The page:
BWW Interviews: William Michals of The Shakespeare Theatre of New Jersey's MAN OF LA MANCHA
The Shakespeare Theatre of New Jersey continues their season this fall with the musical MAN OF LA MANCHA Oct 17 - Nov 18. BroadwayWorld got a chance to talk to William Michals who leads the company as Cervantes/Don Quixote and is busy preparing for opening night.
Thanks for joining us William! You have played several leading men from Harold Hill to Captain Von Trapp to the Beast. How does this latest role compare on that list?
William Michals: Wow! You've picked some interesting roles to compare with Quixote! What sets Cervantes/Quixote apart, is that, for much of the play, my character is acutely aware that he is performing as an actor for the other characters on the stage. He is telling a story that must inspire and entertain those people, in order to avoid a higher consequence – the burning of his life's work, the manuscript of his novel "Don Quixote". This is the most delicious aspect of this role, because I must call upon all my resources as actor, storyteller, and singer, and channel them through a 16th century character…who happens to be an actor and playwright. In comparison, von Trapp is like a walk through the Edelweiss!
That’s great. There are so many different 'takes' on playing the mad knight - how did you approach this role with artistic director Bonnie J. Monte?
Bonnie is not satisfied to re-create someone else's vision, much less a stock interpretation, of this classic work of theater. So, I do not think that she is referencing or imprinting any particular "take" on the role, or the play. Honesty, truth, presence, reality, high stakes, and character motivation are more the center of Bonnie's process in the staging of MAN OF LA MANCHA, and I am being inspired to reach deep within myself, and allow Cervantes/Quixote to be as real as possible. Our goal is not "musical comedy" as much as the "musical play" Wasserman intended. That is oh, so refreshing when approaching this familiar role.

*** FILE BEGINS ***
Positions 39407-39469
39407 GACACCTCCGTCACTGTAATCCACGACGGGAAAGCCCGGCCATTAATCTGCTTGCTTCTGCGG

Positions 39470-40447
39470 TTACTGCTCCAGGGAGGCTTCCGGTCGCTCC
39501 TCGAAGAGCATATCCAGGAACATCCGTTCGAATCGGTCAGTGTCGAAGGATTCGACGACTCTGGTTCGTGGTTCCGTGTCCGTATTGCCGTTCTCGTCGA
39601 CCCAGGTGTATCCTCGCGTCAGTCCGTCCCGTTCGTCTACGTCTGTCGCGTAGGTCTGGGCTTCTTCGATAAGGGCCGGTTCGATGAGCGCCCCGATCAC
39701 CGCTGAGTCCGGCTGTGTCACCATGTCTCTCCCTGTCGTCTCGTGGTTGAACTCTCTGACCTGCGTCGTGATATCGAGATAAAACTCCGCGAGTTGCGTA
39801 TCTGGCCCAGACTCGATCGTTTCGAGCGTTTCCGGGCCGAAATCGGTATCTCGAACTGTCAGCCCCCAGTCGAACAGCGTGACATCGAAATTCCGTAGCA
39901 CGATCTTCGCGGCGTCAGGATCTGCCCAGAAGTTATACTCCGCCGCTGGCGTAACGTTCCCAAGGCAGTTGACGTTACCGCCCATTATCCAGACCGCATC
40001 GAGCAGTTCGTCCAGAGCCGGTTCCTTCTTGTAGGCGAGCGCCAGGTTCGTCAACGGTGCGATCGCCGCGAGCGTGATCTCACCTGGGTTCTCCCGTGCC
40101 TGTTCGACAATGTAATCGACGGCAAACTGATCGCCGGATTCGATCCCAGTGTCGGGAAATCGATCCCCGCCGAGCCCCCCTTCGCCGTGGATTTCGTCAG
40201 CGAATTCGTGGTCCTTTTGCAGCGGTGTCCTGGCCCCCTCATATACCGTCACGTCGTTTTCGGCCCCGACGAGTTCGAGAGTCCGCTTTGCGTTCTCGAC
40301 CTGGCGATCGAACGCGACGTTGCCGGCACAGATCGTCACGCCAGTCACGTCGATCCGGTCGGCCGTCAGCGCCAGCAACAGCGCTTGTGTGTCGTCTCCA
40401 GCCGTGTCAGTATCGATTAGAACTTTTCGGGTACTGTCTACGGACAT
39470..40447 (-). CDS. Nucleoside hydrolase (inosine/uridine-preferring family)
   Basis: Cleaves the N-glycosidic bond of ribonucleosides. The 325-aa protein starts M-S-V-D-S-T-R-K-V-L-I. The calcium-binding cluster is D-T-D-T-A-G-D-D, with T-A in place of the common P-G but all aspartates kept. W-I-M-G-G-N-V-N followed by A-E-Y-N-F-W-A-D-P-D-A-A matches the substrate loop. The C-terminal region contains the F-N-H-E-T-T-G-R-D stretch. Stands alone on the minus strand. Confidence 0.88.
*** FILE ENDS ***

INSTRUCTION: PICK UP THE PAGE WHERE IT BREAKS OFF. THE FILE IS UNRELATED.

That is wonderful. Playing such well known roles, it must be a mix of challenge and excitement when an actor performs a song engrained in the minds of an audience. Tell us about "The Impossible Dream"?
The Impossible Dream along with Some Enchanted Evening, are by far my most requested songs in concert. I've sung those hundreds, even thousands of times! The challenge, for me, is not necessarily what you might think. The challenge is finding the complexity and depth of meaning in a deceptively simple or straightforward song. Great songs are great because, somehow, they communicate directly to the heart, if done properly. Meaning that, my goal in performing them is to somehow transcend melody, lyrics, and voice, and just have some kind of magical communication with the audience of ideas, images, and feelings. That kind of communion with an audience is made all the more possible when the song you're singing is familiar. The ultimate challenge is being transparent in that way - allowing the audience to see into one's soul, and, in the process, viscerally share in the experience. And that's where the excitement comes in.
It's also the first time The Shakespeare Theatre of New Jersey has produced a musical since 2004. Has this cast felt that significance and perhaps 'pressure' while rehearsing?
Bonnie makes no secret of her personal connection with this work, as well as the challenges and aspirations of the theatre company. It's hard for her to avoid using the most obvious terms, like quixotic and impossible dream, when celebrating the acquisition of the new facility on Vreeland Road, for instance. For us in the company, our heads are in the work of mounting a play, and, being professionals - all of us. We always commit to presenting the most honest and affecting performance possible.
You played Emile de Becque in the Tony Award-winning and highly received SOUTH PACIFIC at Lincoln Center a few years back: such a wonderfully imagined version of the show. Any memorable stories from that experience?
It was a blessing to be part of that production, and to stand on stage at Lincoln Center singing that superb score, with the full orchestra Rogers imagined. My overall memory is simply the joy of telling that story, and of having that music wash over me, eight times a week.
You also did something few actors do by appearing as one character in a Broadway show (The Beast) and then returning to play another (Gaston). What was it like to return to BEAUTY AND THE BEAST and take on a different role?